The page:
As a parent of a recruited student-athlete you need to ask yourself a question before the process starts: “Which one of us wants to be a college athlete?” Many times parents–with the right intentions–will take control of the recruiting process. They think they’re helping their son or daughter, but many times they take over because they want it more than the athlete.
The Student Needs to be Engaged in the Process
If your student-athlete is not engaged enough in the recruiting process to lead the charge, what leads you to believe that they’ll be engaged enough in being a student-athlete to keep up their grades, conditioning, and all that goes along with being in college.
As a parent you will need to walk a fine line of getting them the guidance, resources and encouragement they need, but don’t take over the process for them. Coaches are not looking to recruit the parents, coaches or recruiting agency…they want to recruit the athlete!
Here are some basic rules to follow:
Check in With Your Athlete
Help them establish a plan on who and how to contact coaches of schools they ‘re interested in. Recruiting takes a lot of organization and can be overwhelming. Make sure you are there for them to get a game plan together, then make sure you check in on the progress periodically to see if they’re on the right path.
Don’t Be the Contact
Coaches have no desire to talk to you as parent unless they’re trying to finalize any commitments. If your student-athlete is not mature enough to make phone calls or answer emails for themselves then they ‘re not ready to be a collegiate student-athlete.
Make a Priority List
Sit down with your son/daughter and make a priority list of what they want in a school. Encourage them to be realistic and help them evaluate if it’s realistic for your family to afford without financial aide. Even if some of their priorities seem silly to you make sure you talk through them and help them find a school that matches most of their wants and needs.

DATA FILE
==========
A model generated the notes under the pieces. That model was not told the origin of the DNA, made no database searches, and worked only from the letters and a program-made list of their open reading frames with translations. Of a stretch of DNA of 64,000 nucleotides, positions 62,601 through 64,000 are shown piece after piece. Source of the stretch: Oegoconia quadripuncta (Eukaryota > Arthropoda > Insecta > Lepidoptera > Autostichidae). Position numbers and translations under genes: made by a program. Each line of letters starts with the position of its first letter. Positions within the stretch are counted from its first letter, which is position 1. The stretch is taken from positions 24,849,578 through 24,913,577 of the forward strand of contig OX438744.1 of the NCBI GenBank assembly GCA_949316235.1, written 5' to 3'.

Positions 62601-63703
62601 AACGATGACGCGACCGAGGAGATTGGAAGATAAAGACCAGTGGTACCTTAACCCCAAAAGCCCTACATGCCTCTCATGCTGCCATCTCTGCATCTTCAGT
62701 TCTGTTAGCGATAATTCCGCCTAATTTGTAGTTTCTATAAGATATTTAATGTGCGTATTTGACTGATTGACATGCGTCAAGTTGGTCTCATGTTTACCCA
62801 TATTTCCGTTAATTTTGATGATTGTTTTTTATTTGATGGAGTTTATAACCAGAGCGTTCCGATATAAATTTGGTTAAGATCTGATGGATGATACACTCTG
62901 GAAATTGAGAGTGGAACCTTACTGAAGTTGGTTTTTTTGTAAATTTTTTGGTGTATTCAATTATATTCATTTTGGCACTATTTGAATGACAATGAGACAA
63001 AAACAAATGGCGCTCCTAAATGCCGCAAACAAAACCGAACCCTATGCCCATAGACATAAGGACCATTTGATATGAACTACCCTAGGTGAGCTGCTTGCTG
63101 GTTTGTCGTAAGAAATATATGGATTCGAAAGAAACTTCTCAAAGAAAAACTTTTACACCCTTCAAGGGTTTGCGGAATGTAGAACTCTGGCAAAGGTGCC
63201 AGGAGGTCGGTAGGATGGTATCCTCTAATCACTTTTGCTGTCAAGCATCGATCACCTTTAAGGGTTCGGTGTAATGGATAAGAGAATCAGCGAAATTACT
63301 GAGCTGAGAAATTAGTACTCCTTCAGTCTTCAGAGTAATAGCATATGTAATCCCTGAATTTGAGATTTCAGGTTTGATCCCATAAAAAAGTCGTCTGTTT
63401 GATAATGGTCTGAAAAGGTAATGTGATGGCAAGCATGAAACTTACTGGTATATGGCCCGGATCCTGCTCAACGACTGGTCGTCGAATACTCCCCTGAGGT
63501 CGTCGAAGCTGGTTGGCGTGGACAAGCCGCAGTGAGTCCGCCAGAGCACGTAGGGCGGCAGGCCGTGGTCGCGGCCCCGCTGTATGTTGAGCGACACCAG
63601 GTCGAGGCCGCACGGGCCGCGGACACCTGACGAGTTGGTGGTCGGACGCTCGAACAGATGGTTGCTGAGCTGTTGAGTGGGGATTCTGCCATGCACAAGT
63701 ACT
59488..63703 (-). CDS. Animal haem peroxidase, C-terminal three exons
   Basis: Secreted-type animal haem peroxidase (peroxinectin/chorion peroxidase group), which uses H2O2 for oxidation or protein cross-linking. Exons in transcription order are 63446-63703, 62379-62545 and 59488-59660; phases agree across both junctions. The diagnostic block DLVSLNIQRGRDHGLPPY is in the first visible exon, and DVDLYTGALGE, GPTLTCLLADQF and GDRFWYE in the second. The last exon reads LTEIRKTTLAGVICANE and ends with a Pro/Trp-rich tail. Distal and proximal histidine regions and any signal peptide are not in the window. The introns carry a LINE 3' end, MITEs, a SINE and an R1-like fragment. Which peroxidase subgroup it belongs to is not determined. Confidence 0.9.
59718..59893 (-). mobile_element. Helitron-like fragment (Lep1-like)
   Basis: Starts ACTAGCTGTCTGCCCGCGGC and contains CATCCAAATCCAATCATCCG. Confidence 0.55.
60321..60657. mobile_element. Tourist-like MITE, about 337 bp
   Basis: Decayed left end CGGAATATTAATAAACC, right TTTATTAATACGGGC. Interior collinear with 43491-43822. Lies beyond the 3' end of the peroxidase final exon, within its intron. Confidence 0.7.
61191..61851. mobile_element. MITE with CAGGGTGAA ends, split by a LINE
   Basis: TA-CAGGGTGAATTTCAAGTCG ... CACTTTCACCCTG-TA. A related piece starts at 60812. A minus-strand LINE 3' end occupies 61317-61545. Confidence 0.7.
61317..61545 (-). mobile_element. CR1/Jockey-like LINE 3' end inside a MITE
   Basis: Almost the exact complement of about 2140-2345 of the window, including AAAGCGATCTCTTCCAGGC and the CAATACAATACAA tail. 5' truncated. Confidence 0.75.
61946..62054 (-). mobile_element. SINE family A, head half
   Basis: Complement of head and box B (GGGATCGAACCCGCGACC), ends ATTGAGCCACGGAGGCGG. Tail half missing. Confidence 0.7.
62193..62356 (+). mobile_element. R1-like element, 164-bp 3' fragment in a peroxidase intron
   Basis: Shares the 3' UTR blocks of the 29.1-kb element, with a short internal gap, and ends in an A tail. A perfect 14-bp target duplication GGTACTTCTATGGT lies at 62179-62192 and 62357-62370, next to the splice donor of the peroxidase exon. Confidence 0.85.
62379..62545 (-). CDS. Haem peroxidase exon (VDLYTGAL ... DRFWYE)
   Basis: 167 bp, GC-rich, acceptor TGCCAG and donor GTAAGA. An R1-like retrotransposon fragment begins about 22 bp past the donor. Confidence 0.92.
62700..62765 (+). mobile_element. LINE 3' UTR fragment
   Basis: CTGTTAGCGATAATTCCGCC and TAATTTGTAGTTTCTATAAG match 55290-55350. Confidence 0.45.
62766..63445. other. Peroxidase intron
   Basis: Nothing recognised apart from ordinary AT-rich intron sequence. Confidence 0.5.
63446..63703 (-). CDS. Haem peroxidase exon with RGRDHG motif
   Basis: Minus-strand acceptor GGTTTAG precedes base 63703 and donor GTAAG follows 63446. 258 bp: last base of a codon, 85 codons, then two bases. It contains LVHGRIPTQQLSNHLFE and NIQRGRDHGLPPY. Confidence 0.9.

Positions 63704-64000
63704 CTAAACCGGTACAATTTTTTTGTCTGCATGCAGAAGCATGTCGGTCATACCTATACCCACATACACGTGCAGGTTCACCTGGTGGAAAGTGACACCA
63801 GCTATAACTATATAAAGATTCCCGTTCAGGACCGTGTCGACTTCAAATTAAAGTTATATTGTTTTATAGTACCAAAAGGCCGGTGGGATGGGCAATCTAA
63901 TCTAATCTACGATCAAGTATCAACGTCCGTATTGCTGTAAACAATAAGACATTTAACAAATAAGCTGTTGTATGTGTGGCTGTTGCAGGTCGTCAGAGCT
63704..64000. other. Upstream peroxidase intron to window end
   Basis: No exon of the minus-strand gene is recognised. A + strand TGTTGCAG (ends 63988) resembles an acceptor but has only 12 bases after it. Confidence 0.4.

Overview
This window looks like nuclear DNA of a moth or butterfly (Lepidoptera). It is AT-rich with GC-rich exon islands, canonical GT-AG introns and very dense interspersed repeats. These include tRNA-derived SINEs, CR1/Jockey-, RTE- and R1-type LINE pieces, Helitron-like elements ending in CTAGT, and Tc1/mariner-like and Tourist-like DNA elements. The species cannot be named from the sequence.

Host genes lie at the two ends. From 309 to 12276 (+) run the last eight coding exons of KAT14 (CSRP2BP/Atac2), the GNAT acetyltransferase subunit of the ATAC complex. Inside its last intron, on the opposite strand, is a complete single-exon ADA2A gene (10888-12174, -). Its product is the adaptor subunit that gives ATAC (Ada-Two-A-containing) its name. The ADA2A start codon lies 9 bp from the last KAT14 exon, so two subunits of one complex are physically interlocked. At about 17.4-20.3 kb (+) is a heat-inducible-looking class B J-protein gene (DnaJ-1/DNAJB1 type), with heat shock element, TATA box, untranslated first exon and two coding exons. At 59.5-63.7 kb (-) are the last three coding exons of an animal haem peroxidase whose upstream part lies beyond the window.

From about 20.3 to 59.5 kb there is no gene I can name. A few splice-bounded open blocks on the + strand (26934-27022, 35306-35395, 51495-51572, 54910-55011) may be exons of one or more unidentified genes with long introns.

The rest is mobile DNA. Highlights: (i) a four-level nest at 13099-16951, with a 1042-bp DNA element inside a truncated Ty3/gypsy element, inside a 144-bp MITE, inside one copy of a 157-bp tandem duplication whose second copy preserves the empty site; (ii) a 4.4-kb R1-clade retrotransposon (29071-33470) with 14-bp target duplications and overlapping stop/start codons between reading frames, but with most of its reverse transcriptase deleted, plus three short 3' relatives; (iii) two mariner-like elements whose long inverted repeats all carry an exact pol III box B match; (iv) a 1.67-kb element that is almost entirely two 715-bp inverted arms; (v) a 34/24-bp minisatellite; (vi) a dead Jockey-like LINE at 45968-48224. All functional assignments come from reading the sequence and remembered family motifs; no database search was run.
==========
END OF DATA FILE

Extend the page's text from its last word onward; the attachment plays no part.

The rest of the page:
Don’t Live Vicariously Through Your Kid
Some parents see their child as an extension of themselves. Don’t mistake that to mean that they need to live out your dreams. They will never be successful unless they are fulfilling their own dreams and following their own path. You should always give your 2 cents on what you think would be a good match for them–you are the adult in this situation–but instead of treating it like it’s my way or the highway, maybe encourage them to contact the coaches at their dream schools as well as your suggestions too.
A Teaching Moment
Like everything else you do as a parent allow this to be a teaching and growing moment in your child’s life. Every student-athlete that has gone through the recruiting process will tell you that it was a maturing event in their life–don’t take that away from them. They have shown great maturity, talent and commitment to their sport. Now allow them to use those traits in the recruiting process.